The Black Vote

High-up Democrats are complaining that many blacks will not vote because of disillusionment with the process. Usually it’s something I’d attribute entirely to the Democrats’ conservatism on welfare reform, education funding, and health care; if you can no longer take a group’s vote for granted while screwing it when in power, it’s your fault, not the group’s.

But in this case, it’s not about social welfare, but about education. Says the New York Times,

Democrats’ worries are backed up by a Pew Research Center report that found that blacks were twice as likely now than they were in 2004 to say they had little or no confidence in the voting system, rising to 29 percent from 15 percent.

And more than three times as many blacks as whites — 29 percent versus 8 percent — say they do not believe that their vote will be accurately tallied.

Voting experts say the disillusionment is the cumulative effect of election problems in 2000 and 2004, and a reaction to new identification and voter registration laws.

Fatalism among the lower classes isn’t a particularly shocking thing; to a great degree, electoral politics is about civic activists finding ways to mobilize the fatalist masses to vote for them (and reneging on their promises after winning). Even doubts about the voting system aren’t an out of the ordinary thing in a country with a low-income ethnic subculture. Judging by political commercials, they are or at least used to be pretty serious among Russian immigrants in Israel, where voting is done by paper ballots.

What is unique to the US is a voting system that causes people to be so fatalistic they’re expressing doubts about the validity of their vote. One person cited in the article says, “I realized that maybe the poll tax isn’t gone after all.” I’ve written before about how some of the peculiarities of American bureaucracy contribute to a difficult election process.

First, there are no mandatory ID cards. This is a good thing, but one of the side effects of that is the proliferation of fakable IDs. Passports could put an end to this, but most Americans don’t have passports – when the world ends at your country’s borders, you don’t need a document useful only to travel abroad – and the government doesn’t even take the basic step of making sure everyone has some government-issued photo ID that it’s not trivial to forge.

Second, the standard method of ID verification in this country, the social security number, is too porous. It’s workable when you ask for information over the phone, but in person, it’s vastly inferior to a federally-issued card that has your name, photo, place of residence, and social security number in it.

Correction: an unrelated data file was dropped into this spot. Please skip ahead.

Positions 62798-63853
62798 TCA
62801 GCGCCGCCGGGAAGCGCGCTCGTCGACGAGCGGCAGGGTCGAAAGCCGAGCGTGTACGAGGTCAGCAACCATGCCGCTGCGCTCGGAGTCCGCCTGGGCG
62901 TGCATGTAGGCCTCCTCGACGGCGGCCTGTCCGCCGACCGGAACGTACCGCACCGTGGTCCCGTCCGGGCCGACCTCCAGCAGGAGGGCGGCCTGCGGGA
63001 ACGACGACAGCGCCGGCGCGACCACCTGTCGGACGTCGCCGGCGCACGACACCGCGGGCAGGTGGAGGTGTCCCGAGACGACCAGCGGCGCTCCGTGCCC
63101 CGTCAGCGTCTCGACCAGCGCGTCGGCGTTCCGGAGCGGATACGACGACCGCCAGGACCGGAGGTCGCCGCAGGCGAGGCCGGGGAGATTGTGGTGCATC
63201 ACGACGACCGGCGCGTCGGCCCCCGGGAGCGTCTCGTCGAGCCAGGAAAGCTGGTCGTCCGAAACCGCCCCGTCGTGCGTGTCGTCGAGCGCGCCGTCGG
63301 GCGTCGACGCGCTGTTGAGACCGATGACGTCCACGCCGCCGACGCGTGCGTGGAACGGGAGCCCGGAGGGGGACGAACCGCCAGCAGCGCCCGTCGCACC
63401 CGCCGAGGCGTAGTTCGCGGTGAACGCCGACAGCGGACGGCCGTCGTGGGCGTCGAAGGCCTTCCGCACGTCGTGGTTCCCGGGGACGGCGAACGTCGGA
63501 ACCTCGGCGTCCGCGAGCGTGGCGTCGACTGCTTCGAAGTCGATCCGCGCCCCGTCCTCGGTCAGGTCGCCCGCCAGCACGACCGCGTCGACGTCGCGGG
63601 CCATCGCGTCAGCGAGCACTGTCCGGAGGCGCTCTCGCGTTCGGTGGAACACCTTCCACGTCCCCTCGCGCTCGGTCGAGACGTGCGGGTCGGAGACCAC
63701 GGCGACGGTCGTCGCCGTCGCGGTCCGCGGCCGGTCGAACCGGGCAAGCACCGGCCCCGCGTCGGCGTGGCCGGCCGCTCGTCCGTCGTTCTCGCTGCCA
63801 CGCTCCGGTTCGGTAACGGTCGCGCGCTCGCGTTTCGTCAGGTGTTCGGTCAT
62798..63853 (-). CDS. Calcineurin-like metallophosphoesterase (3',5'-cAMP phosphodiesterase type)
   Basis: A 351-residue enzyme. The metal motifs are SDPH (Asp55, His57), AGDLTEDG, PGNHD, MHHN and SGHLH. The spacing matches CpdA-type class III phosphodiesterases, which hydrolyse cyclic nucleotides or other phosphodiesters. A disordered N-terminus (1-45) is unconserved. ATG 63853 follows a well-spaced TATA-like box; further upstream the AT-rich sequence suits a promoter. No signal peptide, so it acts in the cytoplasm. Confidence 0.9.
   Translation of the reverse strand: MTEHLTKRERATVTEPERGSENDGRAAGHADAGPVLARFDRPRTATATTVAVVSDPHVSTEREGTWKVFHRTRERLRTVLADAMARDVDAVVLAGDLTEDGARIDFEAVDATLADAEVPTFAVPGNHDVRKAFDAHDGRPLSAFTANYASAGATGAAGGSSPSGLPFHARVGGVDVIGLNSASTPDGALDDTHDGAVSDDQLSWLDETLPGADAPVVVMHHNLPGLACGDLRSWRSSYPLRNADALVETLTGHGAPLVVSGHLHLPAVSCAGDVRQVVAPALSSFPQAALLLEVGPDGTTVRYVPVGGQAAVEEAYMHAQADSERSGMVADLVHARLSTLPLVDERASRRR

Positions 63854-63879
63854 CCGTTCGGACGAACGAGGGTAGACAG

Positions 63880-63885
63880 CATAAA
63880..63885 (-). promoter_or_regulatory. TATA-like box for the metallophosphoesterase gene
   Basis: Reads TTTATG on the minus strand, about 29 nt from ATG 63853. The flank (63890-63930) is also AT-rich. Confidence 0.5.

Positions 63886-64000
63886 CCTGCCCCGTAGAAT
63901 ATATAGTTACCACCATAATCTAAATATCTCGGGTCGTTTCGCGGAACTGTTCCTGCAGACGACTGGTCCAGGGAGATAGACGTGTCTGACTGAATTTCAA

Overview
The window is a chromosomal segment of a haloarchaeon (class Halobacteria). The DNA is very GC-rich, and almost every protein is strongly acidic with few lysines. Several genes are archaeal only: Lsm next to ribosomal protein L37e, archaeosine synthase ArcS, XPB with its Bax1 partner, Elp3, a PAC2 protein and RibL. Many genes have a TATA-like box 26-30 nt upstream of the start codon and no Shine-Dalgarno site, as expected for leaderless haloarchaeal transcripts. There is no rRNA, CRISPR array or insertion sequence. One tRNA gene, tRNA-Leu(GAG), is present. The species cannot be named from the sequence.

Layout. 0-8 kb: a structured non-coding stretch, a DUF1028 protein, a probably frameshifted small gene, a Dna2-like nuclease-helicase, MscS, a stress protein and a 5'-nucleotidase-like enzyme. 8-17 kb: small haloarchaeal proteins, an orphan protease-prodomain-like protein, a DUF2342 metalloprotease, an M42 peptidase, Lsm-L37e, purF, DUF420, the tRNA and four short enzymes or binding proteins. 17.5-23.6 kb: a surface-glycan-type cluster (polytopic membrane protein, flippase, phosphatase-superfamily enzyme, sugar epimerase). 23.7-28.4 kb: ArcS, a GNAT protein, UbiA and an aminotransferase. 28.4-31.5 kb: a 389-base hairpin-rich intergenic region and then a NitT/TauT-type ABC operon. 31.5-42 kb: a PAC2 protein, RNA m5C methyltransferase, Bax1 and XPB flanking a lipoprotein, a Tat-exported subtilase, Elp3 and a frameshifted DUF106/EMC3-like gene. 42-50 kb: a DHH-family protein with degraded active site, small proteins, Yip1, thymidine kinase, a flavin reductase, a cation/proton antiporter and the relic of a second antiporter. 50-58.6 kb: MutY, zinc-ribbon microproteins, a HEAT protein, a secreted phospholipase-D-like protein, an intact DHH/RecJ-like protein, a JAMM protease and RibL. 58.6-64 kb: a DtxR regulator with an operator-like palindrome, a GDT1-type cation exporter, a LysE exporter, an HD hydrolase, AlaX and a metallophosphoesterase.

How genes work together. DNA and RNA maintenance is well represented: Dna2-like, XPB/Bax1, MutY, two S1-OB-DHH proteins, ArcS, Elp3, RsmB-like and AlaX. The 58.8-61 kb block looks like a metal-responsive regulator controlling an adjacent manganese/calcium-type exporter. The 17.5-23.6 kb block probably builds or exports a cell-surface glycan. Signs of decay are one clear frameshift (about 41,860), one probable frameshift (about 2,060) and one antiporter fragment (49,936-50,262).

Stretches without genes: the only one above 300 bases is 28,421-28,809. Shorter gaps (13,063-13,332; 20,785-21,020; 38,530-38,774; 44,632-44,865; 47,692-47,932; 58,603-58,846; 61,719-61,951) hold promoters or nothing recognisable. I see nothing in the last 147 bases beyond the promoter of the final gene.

And third, electronic voting reminds me of a joke I once got by email. “American astronauts found that their pens couldn’t work in zero gravity; NASA then contracted devising a pen that could work in zero gravity to a corporation that spent ten million dollars on developing a pen that worked underwater, in zero gravity, and in a vacuum. The Russians just wrote in pencil.” India manages to have elections with hardware-based voting machines, and Canada uses paper ballots. I’m going to venture a guess that either country spends vastly less per capita on holding elections than the US.

Although the Democrats aren’t doing anything to make sure everyone’s vote is counted, except after the fact, the Republicans bear the brunt of the blame. It’s not the Democratic Party that’s circulating pamphlets in majority-minority areas telling people they can’t vote if they got parking tickets. It’s not the Democratic Party that sends operatives to challenge the legitimacy of black voters and then calls people who complain about voter suppression paranoid.

No, the Democratic Party’s problem is in failing to solve the problem. It can’t be that hard to tell the Republican majority, “Okay, let’s mandate photo IDs for voting, as long as we can ensure that every eligible voter can get a free government ID by election day.” Enough moderate Republicans will accept the deal for it to pass; if they don’t, that’s where comparisons to totalitarian countries’ ban on emigration come in (every US citizen who can afford a passport can get one, but the restriction on traveling without a passport comes from the government).

One Response to The Black Vote

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